Newlywed, currently pursuing Masters in Education, learning how to be a great teacher, trying to live with my love of food, wine, and traveling while on a tight budget, and looking for book recommendations... Also love my dog.
So, I am a Dylan fan. This quote, from a Dylan song, has always stuck with me. I think of it with the intention to continually learning, striving to be better, doing more good, and always trying to discover more about myself and others. I am in my Masters Program for Education, and I have to say, it is amazing. There is such a difference between graduate programs and undergraduate programs. Long gone are the days of memorizing to purge out facts onto a test paper. Now, days are filled with discussions, papers, teaching philosophies, and discovery. There aren’t really tests, because life is the test. Walking into a classroom, trying out something discussed in class, then going to class to talk about how it turned out, and brainstorming other ways it could be done.
We had a great exercise in class the other night. We separated into groups and were assigned to discuss what the term scientific literacy means. Then to further our discussion, our professor explains how each student graduating from high school should be “scientifically literate”. We had to then find how that enhanced our meaning of scientific literacy. As a class, we discussed our findings and made a list. I must say, it was quite a list! Then we referenced scholarly articles that discussed the topic to see how we faired. We only discovered about half the characteristics that were noted. It’s strange to think about that final product, of a graduating senior from high school, and how we are supposed get to that product. Not only that, but what does society expect from that high school graduate? I am not sure I was as evolved as scholarly society expected me to be, at that point. We continued by being assigned, in our groups, to make a list of characteristics we would find in “Great Science Teachers”. This was about a 15 minute activity that ranged from specific teaching strategies, to general personality traits. Then, each group went around and took turns looking at the other groups papers. Everyone made notes, added to lists, or asked clarifying questions to items. As a class, we discussed our findings, combined our lists, clarified items, and ended up with a description of what a “Great Science Teacher” should look like. Our professor then asked us, “So, does this describe each one you?”….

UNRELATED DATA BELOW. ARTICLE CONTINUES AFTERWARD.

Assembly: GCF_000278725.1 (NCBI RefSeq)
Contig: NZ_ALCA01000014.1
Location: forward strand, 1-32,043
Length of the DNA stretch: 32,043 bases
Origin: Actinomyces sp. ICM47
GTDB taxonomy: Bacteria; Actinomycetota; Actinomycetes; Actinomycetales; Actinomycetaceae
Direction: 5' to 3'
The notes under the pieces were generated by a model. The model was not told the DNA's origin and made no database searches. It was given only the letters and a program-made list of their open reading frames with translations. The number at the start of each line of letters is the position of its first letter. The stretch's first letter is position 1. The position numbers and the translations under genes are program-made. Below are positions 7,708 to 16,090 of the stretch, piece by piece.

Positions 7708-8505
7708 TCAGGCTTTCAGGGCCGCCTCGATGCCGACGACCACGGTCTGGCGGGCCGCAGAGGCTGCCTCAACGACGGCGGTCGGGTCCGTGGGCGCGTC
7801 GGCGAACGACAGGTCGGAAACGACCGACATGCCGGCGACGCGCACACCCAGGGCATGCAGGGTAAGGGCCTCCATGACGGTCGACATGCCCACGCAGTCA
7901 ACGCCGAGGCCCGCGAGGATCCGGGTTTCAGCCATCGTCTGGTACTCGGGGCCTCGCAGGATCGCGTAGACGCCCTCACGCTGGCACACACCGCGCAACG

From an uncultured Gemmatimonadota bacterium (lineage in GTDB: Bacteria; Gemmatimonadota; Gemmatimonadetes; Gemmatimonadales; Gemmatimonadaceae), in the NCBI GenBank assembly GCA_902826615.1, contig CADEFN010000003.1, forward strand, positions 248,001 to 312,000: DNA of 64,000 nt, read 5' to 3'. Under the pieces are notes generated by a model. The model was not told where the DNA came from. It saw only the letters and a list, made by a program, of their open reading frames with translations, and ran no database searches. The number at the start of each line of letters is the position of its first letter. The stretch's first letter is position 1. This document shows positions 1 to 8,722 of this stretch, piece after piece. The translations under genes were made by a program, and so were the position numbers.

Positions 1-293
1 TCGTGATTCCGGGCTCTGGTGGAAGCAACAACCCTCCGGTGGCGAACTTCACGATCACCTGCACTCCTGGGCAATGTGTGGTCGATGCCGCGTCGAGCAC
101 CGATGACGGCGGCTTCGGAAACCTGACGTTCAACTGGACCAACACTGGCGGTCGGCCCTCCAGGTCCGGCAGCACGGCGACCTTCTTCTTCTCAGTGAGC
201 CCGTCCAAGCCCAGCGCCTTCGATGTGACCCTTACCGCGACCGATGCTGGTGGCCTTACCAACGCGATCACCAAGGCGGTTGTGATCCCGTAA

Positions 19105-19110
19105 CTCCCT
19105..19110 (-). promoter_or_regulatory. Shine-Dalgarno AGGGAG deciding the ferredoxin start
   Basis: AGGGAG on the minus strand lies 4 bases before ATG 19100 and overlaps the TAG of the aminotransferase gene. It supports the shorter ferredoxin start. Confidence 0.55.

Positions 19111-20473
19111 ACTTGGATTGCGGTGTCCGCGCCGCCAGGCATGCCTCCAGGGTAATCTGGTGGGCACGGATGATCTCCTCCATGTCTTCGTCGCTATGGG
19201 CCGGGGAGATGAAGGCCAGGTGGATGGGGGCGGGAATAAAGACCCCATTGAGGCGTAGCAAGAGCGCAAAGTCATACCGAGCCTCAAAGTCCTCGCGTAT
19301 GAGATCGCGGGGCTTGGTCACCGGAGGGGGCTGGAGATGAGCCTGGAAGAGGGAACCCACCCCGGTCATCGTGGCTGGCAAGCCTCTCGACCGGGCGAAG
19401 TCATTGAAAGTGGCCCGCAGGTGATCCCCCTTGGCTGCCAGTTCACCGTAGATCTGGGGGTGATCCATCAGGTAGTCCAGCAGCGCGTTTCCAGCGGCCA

We all looked around at eachother wide eyed.
The point was not that we needed to be the “Great Science Teacher”, yet. Or even that we would ever be that long list of characteristics that we claimed was a “Great Science Teacher”. The point is that we would always strive to be that “Great Science Teacher”. We knew what goals to set for ourselves, so that we would always work to get there. If we weren’t engaging our students enough, what could we do to engage them more? If we aren’t being open-minded enough, how can we change that? The ultimate goal being to enable our students to be the scientifically literate graudates that we want, or getting as close to it as we can, knowing we did our absolute best.